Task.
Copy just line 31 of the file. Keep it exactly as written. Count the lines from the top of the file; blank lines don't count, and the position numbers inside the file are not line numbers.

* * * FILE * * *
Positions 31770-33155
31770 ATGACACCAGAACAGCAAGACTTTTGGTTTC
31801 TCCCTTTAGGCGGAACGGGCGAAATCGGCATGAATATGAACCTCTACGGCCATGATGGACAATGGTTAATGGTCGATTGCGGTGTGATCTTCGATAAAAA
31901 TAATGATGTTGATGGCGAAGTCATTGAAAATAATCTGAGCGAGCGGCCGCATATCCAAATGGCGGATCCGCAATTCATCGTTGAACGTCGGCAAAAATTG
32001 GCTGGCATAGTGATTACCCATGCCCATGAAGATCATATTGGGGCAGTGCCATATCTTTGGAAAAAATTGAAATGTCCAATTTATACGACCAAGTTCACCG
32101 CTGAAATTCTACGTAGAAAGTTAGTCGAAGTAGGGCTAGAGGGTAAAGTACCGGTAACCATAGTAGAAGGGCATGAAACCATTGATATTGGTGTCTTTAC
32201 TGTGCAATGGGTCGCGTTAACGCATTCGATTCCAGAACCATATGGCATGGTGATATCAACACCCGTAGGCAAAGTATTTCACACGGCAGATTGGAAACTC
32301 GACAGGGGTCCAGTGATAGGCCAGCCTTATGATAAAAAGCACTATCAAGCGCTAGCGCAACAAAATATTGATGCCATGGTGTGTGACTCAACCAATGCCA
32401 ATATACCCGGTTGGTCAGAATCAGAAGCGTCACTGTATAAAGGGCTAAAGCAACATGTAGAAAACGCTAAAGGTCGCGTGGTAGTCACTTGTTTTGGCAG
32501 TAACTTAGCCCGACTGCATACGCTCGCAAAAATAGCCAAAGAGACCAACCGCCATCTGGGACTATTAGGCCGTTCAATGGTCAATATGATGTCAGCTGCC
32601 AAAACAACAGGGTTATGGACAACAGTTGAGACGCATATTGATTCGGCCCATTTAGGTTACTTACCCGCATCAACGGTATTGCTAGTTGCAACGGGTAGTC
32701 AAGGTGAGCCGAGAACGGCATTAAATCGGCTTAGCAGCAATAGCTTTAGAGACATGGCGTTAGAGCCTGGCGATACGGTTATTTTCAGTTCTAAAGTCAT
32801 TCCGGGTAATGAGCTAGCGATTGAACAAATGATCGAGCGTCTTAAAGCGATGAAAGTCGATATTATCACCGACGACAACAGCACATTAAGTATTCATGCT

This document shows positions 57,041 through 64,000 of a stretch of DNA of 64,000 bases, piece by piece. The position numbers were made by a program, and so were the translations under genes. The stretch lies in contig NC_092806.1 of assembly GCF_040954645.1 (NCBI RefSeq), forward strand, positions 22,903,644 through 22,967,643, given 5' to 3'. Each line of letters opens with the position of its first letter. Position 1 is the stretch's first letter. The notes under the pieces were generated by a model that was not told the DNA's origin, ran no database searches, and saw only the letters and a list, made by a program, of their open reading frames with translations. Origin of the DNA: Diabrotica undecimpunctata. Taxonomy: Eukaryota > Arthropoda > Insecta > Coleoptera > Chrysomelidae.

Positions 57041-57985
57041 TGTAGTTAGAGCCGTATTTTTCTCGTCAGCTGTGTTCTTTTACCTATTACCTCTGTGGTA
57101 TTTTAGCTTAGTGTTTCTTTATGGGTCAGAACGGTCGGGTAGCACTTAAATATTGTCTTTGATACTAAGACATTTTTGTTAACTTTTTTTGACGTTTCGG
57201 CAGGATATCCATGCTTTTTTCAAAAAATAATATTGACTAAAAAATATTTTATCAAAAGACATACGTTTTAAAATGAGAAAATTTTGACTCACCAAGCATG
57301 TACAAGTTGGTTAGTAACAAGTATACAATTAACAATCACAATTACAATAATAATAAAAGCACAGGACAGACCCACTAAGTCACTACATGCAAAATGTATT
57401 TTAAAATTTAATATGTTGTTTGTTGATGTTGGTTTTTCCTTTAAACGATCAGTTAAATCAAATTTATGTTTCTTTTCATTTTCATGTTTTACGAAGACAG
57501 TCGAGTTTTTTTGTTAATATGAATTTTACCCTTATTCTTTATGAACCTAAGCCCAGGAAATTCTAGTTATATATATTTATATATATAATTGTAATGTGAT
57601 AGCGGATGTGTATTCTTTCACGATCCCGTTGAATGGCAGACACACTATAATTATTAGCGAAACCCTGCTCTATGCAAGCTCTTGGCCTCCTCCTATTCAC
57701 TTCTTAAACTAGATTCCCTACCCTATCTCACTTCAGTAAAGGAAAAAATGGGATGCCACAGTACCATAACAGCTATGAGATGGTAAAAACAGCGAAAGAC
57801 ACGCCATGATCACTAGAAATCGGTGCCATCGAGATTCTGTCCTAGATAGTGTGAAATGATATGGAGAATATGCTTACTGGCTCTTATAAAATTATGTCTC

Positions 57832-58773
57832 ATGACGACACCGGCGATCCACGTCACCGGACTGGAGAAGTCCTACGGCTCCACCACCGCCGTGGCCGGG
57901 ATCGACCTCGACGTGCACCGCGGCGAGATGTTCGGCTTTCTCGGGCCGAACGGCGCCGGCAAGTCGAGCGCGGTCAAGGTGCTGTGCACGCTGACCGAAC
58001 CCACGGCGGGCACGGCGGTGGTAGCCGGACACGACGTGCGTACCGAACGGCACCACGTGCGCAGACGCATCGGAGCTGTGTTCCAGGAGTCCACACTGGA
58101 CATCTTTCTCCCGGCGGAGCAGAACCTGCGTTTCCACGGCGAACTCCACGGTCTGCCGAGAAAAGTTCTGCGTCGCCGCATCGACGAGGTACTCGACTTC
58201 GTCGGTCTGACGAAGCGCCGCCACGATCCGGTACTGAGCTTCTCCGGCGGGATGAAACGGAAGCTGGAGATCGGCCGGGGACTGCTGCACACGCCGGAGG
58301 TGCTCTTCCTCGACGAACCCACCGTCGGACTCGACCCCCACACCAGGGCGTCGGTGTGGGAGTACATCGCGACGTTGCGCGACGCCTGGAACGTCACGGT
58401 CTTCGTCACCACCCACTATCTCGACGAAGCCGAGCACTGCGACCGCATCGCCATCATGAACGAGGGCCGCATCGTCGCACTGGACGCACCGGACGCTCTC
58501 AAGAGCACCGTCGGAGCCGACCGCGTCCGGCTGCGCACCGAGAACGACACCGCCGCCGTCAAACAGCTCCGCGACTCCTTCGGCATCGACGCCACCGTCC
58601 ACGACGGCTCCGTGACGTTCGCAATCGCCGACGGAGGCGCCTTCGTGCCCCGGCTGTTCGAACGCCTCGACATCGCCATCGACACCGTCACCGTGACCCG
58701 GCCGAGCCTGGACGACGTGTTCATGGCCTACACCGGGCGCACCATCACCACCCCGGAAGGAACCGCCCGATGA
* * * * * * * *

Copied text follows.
58301 TGCTCTTCCTCGACGAACCCACCGTCGGACTCGACCCCCACACCAGGGCGTCGGTGTGGGAGTACATCGCGACGTTGCGCGACGCCTGGAACGTCACGGT